is an optional list of lists with two elements `model`

and `predict`

.
`model`

is a function with arguments `formula`

and `data`

.
`predict`

is a function with arguments `object, newdata`

only. If
the estimation of the covariance matrix in `lda`

fails due to a
limited out-of-bag sample size, one can use `slda`

instead.
See the example section for an example of double-bagging. The methodology is
not limited to a combination with LDA: bundling (Hothorn and Lausen, 2002b)
can be used with arbitrary classifiers.

The class of the object returned depends on `class(y)`

:
`classbagg, regbagg`

and `survbagg`

. Each is a list with elements

`y` |
the vector of responses. |

`X` |
the data frame of predictors. |

`mtrees` |
multiple trees: a list of length `nbagg` containing the
trees (and possibly additional objects) for each bootstrap sample. |

`OOB` |
logical whether the out-of-bag estimate should be computed. |

`err` |
if `OOB=TRUE` , the out-of-bag estimate of
misclassification or root mean squared error or the Brier score for censored
data. |

`comb` |
logical whether a combination of models was requested. |

For each class methods for the generics `prune`

,
`print`

, `summary`

and `predict`

are
available for inspection of the results and prediction, for example:
`print.classbagg`

, `summary.classbagg`

,
`predict.classbagg`

and `prune.classbagg`

for
classification problems.

Torsten.Hothorn <Torsten.Hothorn@rzmail.uni-erlangen.de>

Leo Breiman (1996a), Bagging Predictors. *Machine Learning*
**24**(2), 123–140.

Leo Breiman (1996b), Out-Of-Bag Estimation. *Technical Report*
ftp://ftp.stat.berkeley.edu/pub/users/breiman/OOBestimation.ps.Z.

Leo Breiman (1998), Arcing Classifiers. *The Annals of Statistics*
**26**(3), 801–824.

Peter Buehlmann and Bin Yu (2002), Analyzing Bagging. *The Annals of
Statistics* **30**(4), 927–961.

Torsten Hothorn and Berthold Lausen (2003), Double-Bagging: Combining
classifiers by bootstrap aggregation. *Pattern Recognition*,
**36**(6), 1303–1309.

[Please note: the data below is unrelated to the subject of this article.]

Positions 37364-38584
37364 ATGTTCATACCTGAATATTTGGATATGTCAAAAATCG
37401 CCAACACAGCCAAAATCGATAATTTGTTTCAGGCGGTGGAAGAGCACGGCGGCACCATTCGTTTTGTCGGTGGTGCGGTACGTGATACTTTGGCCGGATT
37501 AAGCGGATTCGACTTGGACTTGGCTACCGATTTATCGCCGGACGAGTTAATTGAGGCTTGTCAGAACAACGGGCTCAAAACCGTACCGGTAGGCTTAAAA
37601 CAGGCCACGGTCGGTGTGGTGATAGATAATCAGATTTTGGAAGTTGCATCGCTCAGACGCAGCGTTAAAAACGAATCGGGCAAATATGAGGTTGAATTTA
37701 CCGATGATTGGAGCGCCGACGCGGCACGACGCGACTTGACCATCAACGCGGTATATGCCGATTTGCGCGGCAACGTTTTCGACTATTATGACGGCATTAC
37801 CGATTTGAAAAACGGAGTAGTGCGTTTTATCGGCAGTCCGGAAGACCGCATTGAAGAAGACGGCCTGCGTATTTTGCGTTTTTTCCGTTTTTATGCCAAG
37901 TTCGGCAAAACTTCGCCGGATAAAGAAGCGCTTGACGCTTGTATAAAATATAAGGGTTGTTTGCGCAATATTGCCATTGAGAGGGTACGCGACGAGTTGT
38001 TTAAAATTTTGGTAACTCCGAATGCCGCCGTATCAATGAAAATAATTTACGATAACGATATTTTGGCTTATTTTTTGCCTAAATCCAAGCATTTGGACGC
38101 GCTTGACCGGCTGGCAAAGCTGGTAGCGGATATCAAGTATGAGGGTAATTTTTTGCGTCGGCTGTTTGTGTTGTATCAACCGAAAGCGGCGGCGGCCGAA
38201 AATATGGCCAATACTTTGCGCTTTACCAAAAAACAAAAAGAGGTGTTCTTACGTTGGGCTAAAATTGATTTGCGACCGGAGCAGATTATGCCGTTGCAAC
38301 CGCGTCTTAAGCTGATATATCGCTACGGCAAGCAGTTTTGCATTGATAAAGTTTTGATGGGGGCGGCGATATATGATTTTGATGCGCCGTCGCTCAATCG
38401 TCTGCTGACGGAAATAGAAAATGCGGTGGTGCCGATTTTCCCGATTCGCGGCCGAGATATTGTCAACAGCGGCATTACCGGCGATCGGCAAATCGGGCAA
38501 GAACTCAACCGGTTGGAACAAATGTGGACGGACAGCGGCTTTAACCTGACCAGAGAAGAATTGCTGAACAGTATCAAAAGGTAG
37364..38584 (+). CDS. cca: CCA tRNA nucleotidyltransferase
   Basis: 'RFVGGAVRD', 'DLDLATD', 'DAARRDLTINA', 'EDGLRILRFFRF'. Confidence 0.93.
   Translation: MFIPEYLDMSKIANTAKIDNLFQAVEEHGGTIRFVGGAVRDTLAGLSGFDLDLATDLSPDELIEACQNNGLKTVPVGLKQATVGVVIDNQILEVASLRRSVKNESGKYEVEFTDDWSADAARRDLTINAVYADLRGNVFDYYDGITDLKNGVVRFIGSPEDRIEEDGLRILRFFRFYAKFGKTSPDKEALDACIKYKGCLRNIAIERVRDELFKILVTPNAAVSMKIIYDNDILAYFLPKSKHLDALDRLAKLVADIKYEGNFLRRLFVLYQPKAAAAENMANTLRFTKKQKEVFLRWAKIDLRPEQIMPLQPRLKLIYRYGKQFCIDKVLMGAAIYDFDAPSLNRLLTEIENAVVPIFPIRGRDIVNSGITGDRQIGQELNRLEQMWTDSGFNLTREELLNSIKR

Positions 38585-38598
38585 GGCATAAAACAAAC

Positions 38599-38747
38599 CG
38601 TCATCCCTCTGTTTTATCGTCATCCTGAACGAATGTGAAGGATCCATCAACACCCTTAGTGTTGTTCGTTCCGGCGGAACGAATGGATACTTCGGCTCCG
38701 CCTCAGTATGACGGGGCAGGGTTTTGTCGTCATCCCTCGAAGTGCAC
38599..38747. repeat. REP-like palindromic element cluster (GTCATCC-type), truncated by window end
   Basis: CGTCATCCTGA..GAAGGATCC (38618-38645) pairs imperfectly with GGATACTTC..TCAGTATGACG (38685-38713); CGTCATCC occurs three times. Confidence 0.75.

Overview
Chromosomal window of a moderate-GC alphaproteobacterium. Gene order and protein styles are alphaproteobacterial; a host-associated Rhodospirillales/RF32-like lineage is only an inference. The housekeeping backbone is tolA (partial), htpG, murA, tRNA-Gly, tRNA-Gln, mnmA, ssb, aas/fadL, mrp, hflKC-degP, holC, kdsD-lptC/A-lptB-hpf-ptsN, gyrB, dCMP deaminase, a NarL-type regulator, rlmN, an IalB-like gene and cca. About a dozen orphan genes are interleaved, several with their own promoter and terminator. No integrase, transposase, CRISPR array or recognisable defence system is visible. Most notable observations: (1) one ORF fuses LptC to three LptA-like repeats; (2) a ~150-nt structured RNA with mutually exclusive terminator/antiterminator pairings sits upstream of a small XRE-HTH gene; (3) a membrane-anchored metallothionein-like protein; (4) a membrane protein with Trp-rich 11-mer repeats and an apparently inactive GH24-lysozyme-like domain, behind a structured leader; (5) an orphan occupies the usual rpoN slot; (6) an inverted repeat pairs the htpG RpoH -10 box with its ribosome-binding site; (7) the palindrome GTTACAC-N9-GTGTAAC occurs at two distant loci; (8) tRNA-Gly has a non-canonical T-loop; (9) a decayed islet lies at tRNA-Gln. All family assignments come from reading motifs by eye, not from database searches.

Torsten Hothorn and Berthold Lausen (2002b), Bundling Classifiers by Bagging
Trees. *submitted*.
Preprint available from
http://www.mathpreprints.com/math/Preprint/blausen/20021016/1.

Torsten Hothorn, Berthold Lausen, Axel Benner and Martin
Radespiel-Troeger (2004), Bagging Survival Trees.
*Statistics in Medicine*, **23**(1), 77–91.

# Classification: Breast Cancer data data(BreastCancer) # Test set error bagging (nbagg = 50): 3.7% (Breiman, 1998, Table 5) mod <- bagging(Class ~ Cl.thickness + Cell.size + Cell.shape + Marg.adhesion + Epith.c.size + Bare.nuclei + Bl.cromatin + Normal.nucleoli + Mitoses, data=BreastCancer, coob=TRUE) print(mod) # Test set error bagging (nbagg=50): 7.9% (Breiman, 1996a, Table 2) data(Ionosphere) Ionosphere$V2 <- NULL # constant within groups bagging(Class ~ ., data=Ionosphere, coob=TRUE) # Double-Bagging: combine LDA and classification trees # predict returns the linear discriminant values, i.e. linear combinations # of the original predictors comb.lda <- list(list(model=lda, predict=function(obj, newdata) predict(obj, newdata)$x)) # Note: out-of-bag estimator is not available in this situation, use # errorest mod <- bagging(Class ~ ., data=Ionosphere, comb=comb.lda) predict(mod, Ionosphere[1:10,]) # Regression: data(BostonHousing) # Test set error (nbagg=25, trees pruned): 3.41 (Breiman, 1996a, Table 8) mod <- bagging(medv ~ ., data=BostonHousing, coob=TRUE) print(mod) learn <- as.data.frame(mlbench.friedman1(200)) # Test set error (nbagg=25, trees pruned): 2.47 (Breiman, 1996a, Table 8) mod <- bagging(y ~ ., data=learn, coob=TRUE) print(mod) # Survival data # Brier score for censored data estimated by # 10 times 10-fold cross-validation: 0.2 (Hothorn et al, # 2002) data(DLBCL) mod <- bagging(Surv(time,cens) ~ MGEc.1 + MGEc.2 + MGEc.3 + MGEc.4 + MGEc.5 + MGEc.6 + MGEc.7 + MGEc.8 + MGEc.9 + MGEc.10 + IPI, data=DLBCL, coob=TRUE) print(mod)

[Package *ipred* version 0.8-1 Index]